Sunday, March 4, 2012

Less sea ice brings more snow

Devin Powell in Science News: Global warming may be responsible for the Northern Hemisphere's recent bout of severe winters. As Arctic sea ice melts, it funnels cold air toward the equator and sets the stage for snow, a new study finds.

“When we have a dramatic reduction in sea ice, we end up with more snow,” says climate scientist Jiping Liu of the Georgia Institute of Technology in Atlanta and coauthor of the study, published online February 27 in the Proceedings of the National Academy of Sciences.

Despite rising global temperatures, extreme winters have blasted much of the Northern Hemisphere during the last decade. Unusually large snowstorms pummeled the United States’ east coast during the winters of 2009 to 2010 and 2010 to 2011. Parts of Japan saw record levels of snow this winter, while in Europe both the Danube and Venice's canals froze over, a rare sight.

To explain this bitter cold and snow, some scientists have turned to natural climate fluctuations — including El Niño, a periodic warming of the eastern Pacific Ocean thought to portend warmer and drier winter conditions. But since some severe winters coincided with El Niño years, Liu's team looked instead to sea ice floating in the Arctic, a region that has been warming twice as quickly as the average rate for the Northern Hemisphere.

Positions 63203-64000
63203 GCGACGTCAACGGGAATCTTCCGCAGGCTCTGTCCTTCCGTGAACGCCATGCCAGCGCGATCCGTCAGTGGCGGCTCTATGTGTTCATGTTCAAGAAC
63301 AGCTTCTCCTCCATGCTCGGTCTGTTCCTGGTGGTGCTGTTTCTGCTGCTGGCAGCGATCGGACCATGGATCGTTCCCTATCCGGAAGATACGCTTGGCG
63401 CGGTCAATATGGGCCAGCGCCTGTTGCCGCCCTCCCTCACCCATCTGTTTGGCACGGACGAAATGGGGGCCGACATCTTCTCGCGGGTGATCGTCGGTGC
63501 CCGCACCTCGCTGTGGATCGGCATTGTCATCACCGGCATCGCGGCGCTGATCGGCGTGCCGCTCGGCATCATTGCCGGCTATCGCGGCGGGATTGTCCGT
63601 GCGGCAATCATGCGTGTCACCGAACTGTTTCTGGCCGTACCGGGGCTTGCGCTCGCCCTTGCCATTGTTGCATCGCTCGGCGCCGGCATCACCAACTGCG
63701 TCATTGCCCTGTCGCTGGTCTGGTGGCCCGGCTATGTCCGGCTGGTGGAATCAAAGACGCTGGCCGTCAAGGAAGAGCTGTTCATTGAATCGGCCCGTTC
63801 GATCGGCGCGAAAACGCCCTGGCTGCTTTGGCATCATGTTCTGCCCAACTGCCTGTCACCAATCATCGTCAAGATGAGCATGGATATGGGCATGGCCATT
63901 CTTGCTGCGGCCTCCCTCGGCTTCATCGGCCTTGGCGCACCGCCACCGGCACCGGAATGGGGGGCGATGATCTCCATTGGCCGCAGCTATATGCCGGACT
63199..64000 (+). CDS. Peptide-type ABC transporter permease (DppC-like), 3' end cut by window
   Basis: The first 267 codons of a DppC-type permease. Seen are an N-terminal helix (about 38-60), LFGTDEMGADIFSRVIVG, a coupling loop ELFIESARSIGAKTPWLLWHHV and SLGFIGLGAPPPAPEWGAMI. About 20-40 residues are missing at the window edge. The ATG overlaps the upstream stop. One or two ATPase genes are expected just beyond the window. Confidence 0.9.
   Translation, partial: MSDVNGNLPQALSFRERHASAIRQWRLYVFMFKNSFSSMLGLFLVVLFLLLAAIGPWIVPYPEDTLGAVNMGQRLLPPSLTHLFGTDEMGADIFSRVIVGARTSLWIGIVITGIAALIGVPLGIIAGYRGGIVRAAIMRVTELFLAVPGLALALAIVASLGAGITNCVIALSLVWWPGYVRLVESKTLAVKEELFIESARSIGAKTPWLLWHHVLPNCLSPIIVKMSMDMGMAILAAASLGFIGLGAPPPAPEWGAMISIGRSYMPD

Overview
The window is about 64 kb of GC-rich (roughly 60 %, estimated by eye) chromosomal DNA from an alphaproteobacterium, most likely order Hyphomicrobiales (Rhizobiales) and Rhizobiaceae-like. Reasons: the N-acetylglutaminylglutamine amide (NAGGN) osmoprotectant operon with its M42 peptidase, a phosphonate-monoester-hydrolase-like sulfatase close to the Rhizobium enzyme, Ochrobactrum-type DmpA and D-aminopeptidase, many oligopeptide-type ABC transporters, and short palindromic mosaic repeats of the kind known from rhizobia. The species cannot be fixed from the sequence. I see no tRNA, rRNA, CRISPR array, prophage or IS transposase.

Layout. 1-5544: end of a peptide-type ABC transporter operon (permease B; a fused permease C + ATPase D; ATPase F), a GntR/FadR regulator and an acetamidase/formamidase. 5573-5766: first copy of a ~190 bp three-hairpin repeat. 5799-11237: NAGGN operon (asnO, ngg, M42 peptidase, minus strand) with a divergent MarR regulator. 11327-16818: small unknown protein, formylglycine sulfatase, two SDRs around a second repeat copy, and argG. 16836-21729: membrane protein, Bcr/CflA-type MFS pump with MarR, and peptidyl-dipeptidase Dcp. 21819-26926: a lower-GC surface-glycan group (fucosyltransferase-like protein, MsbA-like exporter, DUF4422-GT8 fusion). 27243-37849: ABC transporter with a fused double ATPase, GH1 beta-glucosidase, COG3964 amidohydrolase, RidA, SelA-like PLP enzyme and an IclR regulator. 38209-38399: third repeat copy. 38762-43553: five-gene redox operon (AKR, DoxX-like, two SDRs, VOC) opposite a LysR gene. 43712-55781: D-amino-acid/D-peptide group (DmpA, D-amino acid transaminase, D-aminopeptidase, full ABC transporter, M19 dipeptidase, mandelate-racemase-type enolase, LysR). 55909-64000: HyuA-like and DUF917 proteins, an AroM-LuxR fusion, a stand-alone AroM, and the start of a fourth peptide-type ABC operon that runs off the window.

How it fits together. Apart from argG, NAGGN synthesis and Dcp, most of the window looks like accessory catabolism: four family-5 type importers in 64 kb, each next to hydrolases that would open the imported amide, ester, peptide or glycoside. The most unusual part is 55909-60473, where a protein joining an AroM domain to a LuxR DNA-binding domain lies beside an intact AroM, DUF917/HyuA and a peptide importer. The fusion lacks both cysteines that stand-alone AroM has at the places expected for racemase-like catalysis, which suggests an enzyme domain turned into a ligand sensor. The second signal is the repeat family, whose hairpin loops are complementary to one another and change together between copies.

...Computer simulations published in 2009 in Geophysical Research Letters found that such a pressure system can push cold air out of the Arctic and into Eurasia. A case study of Europe’s 2005-2006 winter, reported in 2010 in the Journal of Geophysical Research, suggested that cold air blowing in from the Arctic increases by threefold the chance of cold winter extremes in Europe.

Disappearing sea ice may also provide more moisture for forming snow, says Liu. In further simulations by his team, open water no longer covered by ice released vapor that traveled to parts of Europe and Asia....

Loss of Arctic sea ice cover between 1979 and 2010 coincided with more winter snow in parts of the United States, China and Europe (redder areas indicate more snowfall attributable to sea ice loss). Credit: Google Maps/Jiping Liu

No comments: